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An answer to "What is the most natural way to refer to someone when you don't know their name and don't have a close relationship with them?" suggests that お宅 may be used to refer to the second person.

When is (or was) the use of お宅 appropriate? Because rikaikun defines お宅 as:

  • your house; your home; your family; your husband; your organisation; you (referring to someone of equal status with whom one is not especially close)

There is some conflict with the fact that the answer to the other question was voted down.

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Just a guess, but it may have been voted down because calling someone an オタク is derogatory in Japan (though I personally disagree with downvoting something just because you're offended by a word that was used). –  Ataraxia Oct 1 '12 at 14:29
    
@phoenixheart6 In what way is being called an オタク derogatory? –  Chris Harris Oct 1 '12 at 14:32
    
I guess derogatory isn't the right word, but I learned that being called an オタク is more insulting in Japan than it is here, where it is often used endearingly. It apparently refers to someone with an unhealthy obsession with something. \I can't say exactly how insulting it is though, as I've never field tested it in Japan (for obvious reasons). –  Ataraxia Oct 1 '12 at 14:37
    
I'm not 100% sure, but I think those are two different "otaku". オタク is a noun that can usually be translated as "fanboy". お宅 is a formal reference to a "home", which can be used as a pronoun. (@Flaw: I'm aware that it can be used as a word for 'you', but I'm not sure enough of the boundaries of acceptability to offer an answer) –  jkerian Oct 1 '12 at 15:21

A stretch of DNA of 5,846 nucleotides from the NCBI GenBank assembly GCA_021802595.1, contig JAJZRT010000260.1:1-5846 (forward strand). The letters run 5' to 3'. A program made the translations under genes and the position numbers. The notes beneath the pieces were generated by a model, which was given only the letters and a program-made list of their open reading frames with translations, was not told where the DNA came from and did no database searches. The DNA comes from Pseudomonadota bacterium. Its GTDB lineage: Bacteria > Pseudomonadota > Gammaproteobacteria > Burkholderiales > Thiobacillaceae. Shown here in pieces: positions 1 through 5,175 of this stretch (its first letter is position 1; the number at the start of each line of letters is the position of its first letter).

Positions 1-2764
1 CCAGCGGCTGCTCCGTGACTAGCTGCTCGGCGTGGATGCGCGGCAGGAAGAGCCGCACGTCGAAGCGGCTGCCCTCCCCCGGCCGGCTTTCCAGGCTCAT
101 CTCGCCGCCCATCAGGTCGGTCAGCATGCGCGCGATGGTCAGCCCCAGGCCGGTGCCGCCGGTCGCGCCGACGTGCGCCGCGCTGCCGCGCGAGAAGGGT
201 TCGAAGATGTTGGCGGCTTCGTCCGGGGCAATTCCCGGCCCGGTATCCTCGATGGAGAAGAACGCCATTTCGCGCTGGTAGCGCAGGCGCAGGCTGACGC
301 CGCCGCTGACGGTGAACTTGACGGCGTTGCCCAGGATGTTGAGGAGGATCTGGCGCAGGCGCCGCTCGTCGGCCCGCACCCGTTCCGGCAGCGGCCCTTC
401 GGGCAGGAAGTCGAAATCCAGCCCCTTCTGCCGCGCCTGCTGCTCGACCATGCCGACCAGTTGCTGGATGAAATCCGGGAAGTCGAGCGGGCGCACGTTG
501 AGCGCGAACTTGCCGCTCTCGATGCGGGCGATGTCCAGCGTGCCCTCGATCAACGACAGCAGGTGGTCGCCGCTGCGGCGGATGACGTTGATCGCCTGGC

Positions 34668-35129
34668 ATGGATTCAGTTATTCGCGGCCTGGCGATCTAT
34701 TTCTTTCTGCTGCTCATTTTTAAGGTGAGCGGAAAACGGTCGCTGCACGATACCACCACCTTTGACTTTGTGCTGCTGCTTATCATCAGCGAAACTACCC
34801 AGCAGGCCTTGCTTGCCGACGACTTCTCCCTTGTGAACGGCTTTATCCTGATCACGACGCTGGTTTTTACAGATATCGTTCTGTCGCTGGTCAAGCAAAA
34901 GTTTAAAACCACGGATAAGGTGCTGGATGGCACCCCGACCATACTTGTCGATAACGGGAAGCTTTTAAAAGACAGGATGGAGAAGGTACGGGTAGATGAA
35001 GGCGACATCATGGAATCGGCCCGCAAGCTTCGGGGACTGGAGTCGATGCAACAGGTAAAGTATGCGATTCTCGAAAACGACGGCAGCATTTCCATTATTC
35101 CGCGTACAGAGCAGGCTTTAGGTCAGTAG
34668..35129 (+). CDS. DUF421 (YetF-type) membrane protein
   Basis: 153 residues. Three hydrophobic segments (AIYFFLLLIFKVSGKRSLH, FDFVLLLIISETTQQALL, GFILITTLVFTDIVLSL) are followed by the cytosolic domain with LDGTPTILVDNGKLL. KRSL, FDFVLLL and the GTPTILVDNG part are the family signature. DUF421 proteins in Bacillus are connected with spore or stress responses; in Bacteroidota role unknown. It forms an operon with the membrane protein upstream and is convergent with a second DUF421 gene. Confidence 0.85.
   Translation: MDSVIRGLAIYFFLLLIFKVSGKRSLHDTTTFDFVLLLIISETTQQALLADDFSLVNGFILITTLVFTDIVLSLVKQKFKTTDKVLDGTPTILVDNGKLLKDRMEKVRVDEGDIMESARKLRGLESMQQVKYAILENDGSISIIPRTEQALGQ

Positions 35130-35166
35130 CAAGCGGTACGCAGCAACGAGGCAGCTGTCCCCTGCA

@jkerian yea, those are two different things. I was talking about the former オタク, I never said anything about お宅 (did you follow the link posted in the question?). –  Ataraxia Oct 1 '12 at 15:23

1 Answer 1

up vote 2 down vote accepted

When a politician of the political party in power talks to a member of the former Government political party, he/she may say 「お宅の党の政策のつけが今こちらに周ってきているんですよ。」. It is less polite than saying 「~さんの党の政策のつけが・・・」. It sounds equal to say 「あなたの党の・・・」 here but 「お宅」 implies that the relationship between the talking person and the second person is not close and rather estranged compared to 「あなた」.

Another situation would be when a neighbor who you do not know very well asks you, 「お宅の庭の木の実が周辺に散らばっているので片付けてもらえませんか?」. It's less friendly to be told than 「~さん、木の実が周辺に散らばってるので・・・」. So it implies that the talking person does not necessarily wants to talk to you unless he/she wants to solve the issue. Here also 「あなた」 could be used like 「あなたの庭の木・・」 but the differences are subtle and I think 「あなた」 can give a sense of acknowledging the person while 「お宅」 does not. So I would say in general 「お宅」 (used as the second person) implies unfamiliarity towards the second person.

If a customer is called 「お宅」, it sounds really rude. For example, a waiter at a restaurant asks the customer an order then says 「お宅、ご注文はお決まりでしょうか?」. It should be 「お客様、ご注文は・・・」. But if an illegal drug dealer says 「お宅、何にするか決まった?」, it sounds appropriate.

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